Table of Contents

International Handbook of Public Management Reform

International Handbook of Public Management Reform

Elgar original reference

Edited by Shaun Goldfinch and Joe L. Wallis

This major Handbook provides a state-of-the-art study of the recent history and future development of international public management reform.

Chapter 20: Conclusion: Is There a Common Thread?

Joe L. Wallis

Subjects: economics and finance, public sector economics, politics and public policy, public policy


Joe L. Wallis In writing the conclusion to what has become a relatively large collection comprising both theme chapters and chapters providing a comprehensive account and assessment of recent public management reforms in particular countries, it is difficult to recapitulate and summarize their main observations and arguments in a way that does justice to their nuance and detail. But is it possible to identify a common thread running through these chapters? I suggest that what most of the chapters in this handbook share in common is a more or less critical response to what can be called the ‘convergence line’ advanced by the champions of NPM-style reforms. This line is reflected in the following four propositions: ● ● ● ● There is a consensus on the package of measures that should be included in the public management reform agenda. This reform package is derived from a coherent policy paradigm. The observed divergence in the implementation of this reform agenda in different countries can be attributed to differences in the strength of policy leadership key players at the center of government exercise in implementing the reform. As the new public management (NPM) agenda is advanced toward completion in an increasing number of contexts, it will come to be consolidated as a stable dominant policy paradigm in the area of public management. This concluding chapter examines each of these propositions and the critical responses they have elicited from the various contributors before going on to make some general comments about the pattern of rhetoric reflected in...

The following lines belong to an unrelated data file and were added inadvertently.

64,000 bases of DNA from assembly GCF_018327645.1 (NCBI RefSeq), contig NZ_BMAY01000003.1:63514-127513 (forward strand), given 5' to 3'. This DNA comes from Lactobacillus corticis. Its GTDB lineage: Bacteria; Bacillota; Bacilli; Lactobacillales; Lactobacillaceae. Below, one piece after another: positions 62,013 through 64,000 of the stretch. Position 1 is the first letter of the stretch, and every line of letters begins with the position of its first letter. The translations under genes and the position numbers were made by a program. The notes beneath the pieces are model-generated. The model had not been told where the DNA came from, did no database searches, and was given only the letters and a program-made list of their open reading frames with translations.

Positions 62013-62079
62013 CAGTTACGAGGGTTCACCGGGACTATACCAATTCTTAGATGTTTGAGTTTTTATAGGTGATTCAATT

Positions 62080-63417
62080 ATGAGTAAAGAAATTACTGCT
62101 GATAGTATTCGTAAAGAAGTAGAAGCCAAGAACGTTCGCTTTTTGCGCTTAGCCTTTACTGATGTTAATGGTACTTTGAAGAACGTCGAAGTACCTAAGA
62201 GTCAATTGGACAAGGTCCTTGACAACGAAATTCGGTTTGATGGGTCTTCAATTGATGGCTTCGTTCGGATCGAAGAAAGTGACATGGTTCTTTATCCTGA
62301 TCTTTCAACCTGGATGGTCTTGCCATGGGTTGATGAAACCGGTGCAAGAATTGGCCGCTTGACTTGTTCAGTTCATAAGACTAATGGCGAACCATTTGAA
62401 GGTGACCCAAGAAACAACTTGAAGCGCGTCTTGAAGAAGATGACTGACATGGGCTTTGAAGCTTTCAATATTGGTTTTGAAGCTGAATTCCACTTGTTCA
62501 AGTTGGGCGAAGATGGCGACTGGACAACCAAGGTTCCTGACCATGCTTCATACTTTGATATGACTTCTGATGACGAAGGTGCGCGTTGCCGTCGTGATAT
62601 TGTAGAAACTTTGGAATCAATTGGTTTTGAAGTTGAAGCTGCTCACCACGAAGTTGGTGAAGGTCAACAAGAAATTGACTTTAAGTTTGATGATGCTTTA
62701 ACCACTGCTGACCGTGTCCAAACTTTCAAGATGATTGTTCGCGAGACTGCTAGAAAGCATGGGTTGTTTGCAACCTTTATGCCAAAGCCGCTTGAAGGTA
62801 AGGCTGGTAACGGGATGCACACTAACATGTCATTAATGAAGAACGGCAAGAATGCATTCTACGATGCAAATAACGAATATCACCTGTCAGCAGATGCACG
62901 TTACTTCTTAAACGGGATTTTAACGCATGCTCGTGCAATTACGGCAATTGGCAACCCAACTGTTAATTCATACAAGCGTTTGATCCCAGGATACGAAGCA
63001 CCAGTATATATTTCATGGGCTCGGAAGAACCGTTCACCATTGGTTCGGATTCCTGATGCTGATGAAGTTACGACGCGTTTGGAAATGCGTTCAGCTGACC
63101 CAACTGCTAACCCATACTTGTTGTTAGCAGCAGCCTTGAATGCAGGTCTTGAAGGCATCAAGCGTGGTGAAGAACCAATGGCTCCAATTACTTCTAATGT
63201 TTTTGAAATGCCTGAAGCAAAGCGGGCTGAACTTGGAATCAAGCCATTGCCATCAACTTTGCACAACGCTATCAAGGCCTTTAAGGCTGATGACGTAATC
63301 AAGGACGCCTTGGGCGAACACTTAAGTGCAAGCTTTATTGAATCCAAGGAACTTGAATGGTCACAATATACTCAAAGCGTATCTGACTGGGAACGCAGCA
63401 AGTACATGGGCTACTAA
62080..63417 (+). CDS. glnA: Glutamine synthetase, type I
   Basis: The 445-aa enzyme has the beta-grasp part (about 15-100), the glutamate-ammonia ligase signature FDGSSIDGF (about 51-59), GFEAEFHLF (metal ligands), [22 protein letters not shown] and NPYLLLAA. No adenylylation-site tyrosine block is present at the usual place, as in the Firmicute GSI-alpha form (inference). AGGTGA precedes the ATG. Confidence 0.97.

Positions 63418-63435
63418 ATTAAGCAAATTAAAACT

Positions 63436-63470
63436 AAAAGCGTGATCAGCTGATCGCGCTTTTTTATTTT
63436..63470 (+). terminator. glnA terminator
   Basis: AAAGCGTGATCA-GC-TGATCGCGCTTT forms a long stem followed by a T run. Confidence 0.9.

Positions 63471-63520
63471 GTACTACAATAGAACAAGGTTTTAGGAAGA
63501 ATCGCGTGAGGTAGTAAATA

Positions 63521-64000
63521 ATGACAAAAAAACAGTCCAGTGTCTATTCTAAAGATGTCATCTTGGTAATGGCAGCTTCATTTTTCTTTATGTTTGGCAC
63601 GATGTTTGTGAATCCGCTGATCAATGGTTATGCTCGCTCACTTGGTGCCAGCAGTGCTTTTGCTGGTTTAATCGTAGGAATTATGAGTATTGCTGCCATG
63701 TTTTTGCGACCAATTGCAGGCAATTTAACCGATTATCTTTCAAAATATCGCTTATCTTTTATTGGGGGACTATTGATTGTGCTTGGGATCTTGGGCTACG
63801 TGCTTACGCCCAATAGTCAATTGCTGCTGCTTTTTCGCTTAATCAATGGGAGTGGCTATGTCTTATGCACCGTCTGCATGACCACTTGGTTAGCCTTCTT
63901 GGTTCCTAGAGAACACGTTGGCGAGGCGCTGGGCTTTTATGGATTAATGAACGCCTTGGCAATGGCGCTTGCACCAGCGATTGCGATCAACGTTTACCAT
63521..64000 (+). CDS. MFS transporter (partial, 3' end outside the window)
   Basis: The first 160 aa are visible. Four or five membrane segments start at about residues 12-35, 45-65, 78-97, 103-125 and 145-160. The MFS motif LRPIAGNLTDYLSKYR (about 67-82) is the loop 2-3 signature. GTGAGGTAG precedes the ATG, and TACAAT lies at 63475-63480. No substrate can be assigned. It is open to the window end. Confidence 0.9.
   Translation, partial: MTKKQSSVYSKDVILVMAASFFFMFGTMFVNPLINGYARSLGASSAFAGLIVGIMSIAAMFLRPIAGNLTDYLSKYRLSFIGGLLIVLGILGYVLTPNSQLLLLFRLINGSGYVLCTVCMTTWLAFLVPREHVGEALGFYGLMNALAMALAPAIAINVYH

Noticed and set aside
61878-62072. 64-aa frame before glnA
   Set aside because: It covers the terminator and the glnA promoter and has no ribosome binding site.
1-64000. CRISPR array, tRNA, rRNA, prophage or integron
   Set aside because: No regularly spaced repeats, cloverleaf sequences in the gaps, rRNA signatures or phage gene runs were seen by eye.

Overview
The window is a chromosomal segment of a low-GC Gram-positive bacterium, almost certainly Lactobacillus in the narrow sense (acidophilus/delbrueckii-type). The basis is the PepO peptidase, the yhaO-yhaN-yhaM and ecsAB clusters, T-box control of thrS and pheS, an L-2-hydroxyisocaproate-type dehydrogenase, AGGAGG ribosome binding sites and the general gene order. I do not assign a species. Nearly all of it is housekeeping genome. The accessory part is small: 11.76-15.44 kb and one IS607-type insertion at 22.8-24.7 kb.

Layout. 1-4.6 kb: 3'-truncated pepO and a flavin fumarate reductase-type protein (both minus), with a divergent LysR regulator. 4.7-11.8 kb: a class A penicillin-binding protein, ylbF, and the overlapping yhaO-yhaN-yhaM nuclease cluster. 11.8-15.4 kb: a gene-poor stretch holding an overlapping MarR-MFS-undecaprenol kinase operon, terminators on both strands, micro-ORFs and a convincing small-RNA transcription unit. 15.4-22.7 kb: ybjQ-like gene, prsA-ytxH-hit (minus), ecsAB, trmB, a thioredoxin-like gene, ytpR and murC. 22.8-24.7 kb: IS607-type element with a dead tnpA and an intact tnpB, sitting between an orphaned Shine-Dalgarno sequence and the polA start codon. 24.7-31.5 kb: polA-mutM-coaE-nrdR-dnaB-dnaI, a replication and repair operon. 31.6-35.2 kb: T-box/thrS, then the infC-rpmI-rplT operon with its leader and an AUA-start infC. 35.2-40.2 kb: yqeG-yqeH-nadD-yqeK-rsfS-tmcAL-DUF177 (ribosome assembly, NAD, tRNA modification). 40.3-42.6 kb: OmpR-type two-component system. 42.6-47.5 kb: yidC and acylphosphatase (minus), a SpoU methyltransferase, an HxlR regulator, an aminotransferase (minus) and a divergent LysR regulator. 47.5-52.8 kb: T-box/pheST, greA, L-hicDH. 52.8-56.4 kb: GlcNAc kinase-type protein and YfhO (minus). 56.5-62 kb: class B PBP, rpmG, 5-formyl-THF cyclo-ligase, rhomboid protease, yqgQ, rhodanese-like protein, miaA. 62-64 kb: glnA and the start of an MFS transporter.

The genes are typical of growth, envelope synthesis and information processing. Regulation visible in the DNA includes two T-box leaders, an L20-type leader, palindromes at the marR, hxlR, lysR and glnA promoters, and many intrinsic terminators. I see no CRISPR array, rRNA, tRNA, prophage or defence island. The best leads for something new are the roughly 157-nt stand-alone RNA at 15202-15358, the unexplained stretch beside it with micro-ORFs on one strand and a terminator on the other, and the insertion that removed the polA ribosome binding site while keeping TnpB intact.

You are not authenticated to view the full text of this chapter or article.

Elgaronline requires a subscription or purchase to access the full text of books or journals. Please login through your library system or with your personal username and password on the homepage.

Non-subscribers can freely search the site, view abstracts/ extracts and download selected front matter and introductory chapters for personal use.

Your library may not have purchased all subject areas. If you are authenticated and think you should have access to this title, please contact your librarian.

Further information